Charles Dickens completed Martin Chuzzlewit immediately upon his return from a trip to the United States in 1842, and the novel reflects some of the same concerns as his nonfiction work American Notes (1842). Although the novel lagged disappointingly in sales—a situation that ultimately led Dickens to sever his connection with the publisher Chapman and Hall—he felt himself at the top of his creative powers and believed the book to be his best work yet.
Both in structure and in vividness of character portrayal, Martin Chuzzlewit does reveal Dickens at the height of his creative power, and it marks a transition from his rather loosely organized earlier novels to the more structured later works. Yet, while not an absolute failure with the public, it met with perhaps the poorest reception of any of his novels. A number of theories have been forwarded to explain why Dickens’s audience did not respond to the book, among them the fact that in this work Dickens treats his characters and themes rather harshly and with less of his previous tongue-in-cheek manner. Martin Chuzzlewit has little of the genial warmth and affectionate comedy that mellows even the bitterest of Dickens’s earlier satire.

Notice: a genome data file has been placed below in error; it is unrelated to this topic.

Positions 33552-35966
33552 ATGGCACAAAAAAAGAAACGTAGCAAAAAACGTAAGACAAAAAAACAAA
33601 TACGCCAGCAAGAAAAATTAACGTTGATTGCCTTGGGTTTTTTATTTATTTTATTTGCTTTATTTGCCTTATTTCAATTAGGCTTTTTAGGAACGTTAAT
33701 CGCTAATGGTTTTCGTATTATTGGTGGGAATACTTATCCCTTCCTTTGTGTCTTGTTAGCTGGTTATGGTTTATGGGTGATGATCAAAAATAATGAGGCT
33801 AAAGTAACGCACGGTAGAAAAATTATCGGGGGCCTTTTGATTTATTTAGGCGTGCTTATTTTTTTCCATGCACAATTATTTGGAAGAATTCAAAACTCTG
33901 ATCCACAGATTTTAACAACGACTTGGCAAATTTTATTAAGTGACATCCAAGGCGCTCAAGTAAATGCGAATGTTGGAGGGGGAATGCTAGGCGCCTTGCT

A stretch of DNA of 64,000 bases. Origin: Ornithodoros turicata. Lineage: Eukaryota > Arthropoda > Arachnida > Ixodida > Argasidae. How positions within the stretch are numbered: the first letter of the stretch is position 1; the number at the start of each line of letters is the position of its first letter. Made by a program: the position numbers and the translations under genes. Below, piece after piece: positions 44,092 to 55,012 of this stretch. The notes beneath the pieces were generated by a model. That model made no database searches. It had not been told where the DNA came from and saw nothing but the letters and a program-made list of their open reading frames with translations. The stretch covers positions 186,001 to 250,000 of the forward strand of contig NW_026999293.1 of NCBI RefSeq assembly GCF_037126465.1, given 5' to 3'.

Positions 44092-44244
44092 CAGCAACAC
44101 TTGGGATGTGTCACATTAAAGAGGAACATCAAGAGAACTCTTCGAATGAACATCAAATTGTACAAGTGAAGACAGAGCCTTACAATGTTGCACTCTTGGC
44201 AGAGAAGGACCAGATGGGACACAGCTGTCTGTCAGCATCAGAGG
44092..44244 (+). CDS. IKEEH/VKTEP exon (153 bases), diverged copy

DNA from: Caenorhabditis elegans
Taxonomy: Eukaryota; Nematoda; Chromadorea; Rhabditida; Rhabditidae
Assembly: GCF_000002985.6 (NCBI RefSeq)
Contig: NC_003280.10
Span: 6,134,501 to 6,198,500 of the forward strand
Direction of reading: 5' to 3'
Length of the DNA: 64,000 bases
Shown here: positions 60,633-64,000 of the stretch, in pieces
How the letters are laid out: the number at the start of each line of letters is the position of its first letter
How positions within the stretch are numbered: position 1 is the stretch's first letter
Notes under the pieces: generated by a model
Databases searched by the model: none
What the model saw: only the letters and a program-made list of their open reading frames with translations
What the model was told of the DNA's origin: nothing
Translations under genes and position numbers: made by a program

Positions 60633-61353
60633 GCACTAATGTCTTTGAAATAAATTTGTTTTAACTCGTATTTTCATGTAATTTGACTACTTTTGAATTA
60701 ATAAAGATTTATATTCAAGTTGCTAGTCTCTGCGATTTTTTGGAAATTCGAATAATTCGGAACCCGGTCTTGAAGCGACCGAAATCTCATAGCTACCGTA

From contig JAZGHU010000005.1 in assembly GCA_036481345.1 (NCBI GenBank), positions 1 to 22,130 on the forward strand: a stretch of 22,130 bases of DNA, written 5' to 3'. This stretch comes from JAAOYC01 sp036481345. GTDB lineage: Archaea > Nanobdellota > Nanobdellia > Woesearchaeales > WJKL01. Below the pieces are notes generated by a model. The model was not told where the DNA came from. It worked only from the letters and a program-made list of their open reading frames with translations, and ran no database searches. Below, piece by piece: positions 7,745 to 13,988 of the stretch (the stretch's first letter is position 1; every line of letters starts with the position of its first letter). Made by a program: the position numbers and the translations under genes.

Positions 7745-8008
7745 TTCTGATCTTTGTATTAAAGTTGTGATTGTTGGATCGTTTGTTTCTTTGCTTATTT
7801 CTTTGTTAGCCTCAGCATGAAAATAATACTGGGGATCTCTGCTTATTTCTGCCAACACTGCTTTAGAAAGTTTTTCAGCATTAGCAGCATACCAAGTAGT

Another reason put forth for the novel’s disappointing initial performance is its biting satire on America and Americans in those portions of the novel in which young Martin seeks his fortune in the United States. In his earlier American Notes, Dickens had been careful to balance his criticisms with observations on the many virtues he found in the young nation; the American press nevertheless reacted to his polite criticism with hot anger, and Dickens felt obliged to pull out all the stops the next time. Indeed, his own enjoyment in creating a scathing portrait of America may perhaps have led him to indulge it to a greater extent than was warranted by the structural importance of the American episodes. The American scenes are an important part of the overall story, if only because Martin’s sufferings in Eden and...
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